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May 8, 2020

Reopening schools: What Knowledge Can We Rely Upon?

    Reopening schools: What Knowledge Can We Rely Upon? - thumbnail
      By Didier Jourdan, Nicola Gray, Sean Slade & Michael Marmot
      As the Director General of WHO indicated on March 12, the management of the Covid-19 pandemic is a question of “finding a delicate balance between health protection, the prevention of economic and social risks and respect for human rights.” As such, the reopening of schools can be seen both as a symbolic and practical herald of recovery. There are, however, obvious health risks, and these important decisions must be based on robust evidence.
      The impact of school closures on students
       School closures have an impact on all students and play an unfortunate role in amplifying inequity and inequalities. The school is both a living environment for students and staff and an education setting. In addition to the impact on learning and the consequences for the mental health of students, closure deprives the most vulnerable students of school meals and support from staff, while confinement aggravates economic problems of families which can lead to increases in episodes of domestic violence, child abuse and neglect. In addition, cutting-edge neuroscience research shows that the brains of young people need to be wired for social connection during adolescence in order to maintain health and well-being and the deprivation of social stimuli during this critical period of development can have long-term consequences.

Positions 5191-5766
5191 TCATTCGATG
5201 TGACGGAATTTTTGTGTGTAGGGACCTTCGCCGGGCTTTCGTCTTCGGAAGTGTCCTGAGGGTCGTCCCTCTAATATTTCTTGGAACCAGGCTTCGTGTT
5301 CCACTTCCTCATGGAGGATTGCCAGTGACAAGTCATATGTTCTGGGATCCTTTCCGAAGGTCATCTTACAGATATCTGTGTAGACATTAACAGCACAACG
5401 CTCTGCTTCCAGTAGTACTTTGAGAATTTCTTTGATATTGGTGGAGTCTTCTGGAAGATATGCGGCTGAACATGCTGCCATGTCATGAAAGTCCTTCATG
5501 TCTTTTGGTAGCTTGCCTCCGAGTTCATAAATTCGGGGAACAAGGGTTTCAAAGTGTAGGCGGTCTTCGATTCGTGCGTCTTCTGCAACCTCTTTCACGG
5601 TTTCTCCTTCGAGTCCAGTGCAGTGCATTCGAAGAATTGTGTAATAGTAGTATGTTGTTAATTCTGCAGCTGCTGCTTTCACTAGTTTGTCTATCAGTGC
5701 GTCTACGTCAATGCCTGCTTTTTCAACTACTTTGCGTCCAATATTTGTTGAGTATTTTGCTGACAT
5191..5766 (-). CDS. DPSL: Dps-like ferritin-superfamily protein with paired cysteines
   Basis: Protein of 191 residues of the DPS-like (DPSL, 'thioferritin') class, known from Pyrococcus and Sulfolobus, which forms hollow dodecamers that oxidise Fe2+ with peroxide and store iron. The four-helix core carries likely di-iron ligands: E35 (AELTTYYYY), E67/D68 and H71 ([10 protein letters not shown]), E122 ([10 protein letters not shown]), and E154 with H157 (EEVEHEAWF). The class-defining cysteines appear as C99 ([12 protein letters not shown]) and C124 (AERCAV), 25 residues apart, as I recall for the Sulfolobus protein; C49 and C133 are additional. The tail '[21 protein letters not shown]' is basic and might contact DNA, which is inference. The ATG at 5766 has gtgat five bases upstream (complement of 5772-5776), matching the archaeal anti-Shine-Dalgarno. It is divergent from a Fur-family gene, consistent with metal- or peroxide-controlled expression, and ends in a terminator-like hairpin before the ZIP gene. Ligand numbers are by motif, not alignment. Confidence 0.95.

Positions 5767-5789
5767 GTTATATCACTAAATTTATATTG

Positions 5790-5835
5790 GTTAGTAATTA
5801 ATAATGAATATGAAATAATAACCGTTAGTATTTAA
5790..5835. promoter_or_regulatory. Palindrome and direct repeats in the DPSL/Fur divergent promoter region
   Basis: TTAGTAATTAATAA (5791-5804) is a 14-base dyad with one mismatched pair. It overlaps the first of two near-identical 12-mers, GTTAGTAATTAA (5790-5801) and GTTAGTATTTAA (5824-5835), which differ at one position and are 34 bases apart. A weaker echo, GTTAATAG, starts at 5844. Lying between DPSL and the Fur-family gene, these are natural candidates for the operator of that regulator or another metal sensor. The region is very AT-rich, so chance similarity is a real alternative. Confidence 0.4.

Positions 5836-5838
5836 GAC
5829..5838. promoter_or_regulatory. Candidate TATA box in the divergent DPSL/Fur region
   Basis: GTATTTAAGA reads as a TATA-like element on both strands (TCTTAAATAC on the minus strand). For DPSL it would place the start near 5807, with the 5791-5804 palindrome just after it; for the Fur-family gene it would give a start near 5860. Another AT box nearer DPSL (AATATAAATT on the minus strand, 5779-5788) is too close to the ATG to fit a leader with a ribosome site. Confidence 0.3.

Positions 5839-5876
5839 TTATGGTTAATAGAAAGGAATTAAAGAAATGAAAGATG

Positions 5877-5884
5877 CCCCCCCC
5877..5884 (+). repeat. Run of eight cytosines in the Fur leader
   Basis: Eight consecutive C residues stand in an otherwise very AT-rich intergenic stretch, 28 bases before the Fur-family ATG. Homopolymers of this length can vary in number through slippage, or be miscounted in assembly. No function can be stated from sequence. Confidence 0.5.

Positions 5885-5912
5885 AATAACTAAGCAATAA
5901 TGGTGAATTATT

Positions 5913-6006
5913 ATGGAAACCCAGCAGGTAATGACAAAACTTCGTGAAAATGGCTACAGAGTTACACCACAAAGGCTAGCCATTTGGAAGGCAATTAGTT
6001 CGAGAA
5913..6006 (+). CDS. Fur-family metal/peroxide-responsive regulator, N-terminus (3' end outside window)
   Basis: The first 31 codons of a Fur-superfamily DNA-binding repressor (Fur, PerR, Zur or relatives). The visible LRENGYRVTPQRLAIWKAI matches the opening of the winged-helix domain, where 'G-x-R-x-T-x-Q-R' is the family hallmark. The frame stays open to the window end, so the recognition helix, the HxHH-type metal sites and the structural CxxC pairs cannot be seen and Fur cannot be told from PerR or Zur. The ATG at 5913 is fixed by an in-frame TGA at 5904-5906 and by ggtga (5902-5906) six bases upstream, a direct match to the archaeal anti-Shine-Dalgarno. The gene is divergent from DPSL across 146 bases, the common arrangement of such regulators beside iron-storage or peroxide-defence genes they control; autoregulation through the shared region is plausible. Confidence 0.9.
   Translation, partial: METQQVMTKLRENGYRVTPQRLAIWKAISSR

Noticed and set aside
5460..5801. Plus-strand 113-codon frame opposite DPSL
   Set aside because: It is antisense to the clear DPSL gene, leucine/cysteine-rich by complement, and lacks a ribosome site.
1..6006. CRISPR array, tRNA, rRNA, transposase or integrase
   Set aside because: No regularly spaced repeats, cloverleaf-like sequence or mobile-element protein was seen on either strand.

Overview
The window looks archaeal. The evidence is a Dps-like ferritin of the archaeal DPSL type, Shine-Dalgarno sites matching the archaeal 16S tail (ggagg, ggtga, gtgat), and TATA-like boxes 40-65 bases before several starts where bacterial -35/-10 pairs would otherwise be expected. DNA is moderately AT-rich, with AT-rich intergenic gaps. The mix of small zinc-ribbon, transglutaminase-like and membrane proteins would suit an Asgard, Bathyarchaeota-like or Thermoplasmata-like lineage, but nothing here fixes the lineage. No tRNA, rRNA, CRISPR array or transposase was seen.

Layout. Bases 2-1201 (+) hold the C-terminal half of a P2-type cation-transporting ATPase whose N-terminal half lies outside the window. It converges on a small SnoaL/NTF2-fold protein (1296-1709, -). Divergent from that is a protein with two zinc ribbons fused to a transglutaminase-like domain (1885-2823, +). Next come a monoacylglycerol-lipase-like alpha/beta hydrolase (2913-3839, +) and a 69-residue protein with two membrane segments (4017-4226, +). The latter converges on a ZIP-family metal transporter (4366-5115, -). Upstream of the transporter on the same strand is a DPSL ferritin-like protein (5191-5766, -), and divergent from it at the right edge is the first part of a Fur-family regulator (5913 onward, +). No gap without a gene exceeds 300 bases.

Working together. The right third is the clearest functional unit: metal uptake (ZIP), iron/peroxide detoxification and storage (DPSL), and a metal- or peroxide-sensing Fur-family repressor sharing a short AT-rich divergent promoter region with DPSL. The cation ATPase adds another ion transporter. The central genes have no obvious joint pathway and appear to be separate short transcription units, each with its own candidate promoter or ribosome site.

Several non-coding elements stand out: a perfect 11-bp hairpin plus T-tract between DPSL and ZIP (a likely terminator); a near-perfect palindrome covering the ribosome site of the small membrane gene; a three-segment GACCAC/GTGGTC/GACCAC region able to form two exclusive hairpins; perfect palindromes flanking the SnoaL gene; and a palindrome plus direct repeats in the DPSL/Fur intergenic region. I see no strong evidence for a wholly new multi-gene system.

The impact of school closures on the epidemic
       Transmission in schools during previous epidemics was very low or absentvi, and it appears that re-opening schools closed due to Covid-19 may be implementable if combined with a series of necessary actions, including barrier use, social distancing measures and a robust program of testing, contract tracing and isolation. But such scientific knowledge alone is not sufficient to guide policies and practices; it is necessary to link this information with other sources of knowledge, particularly from the experience of other countries and the knowledge of professionals in the field.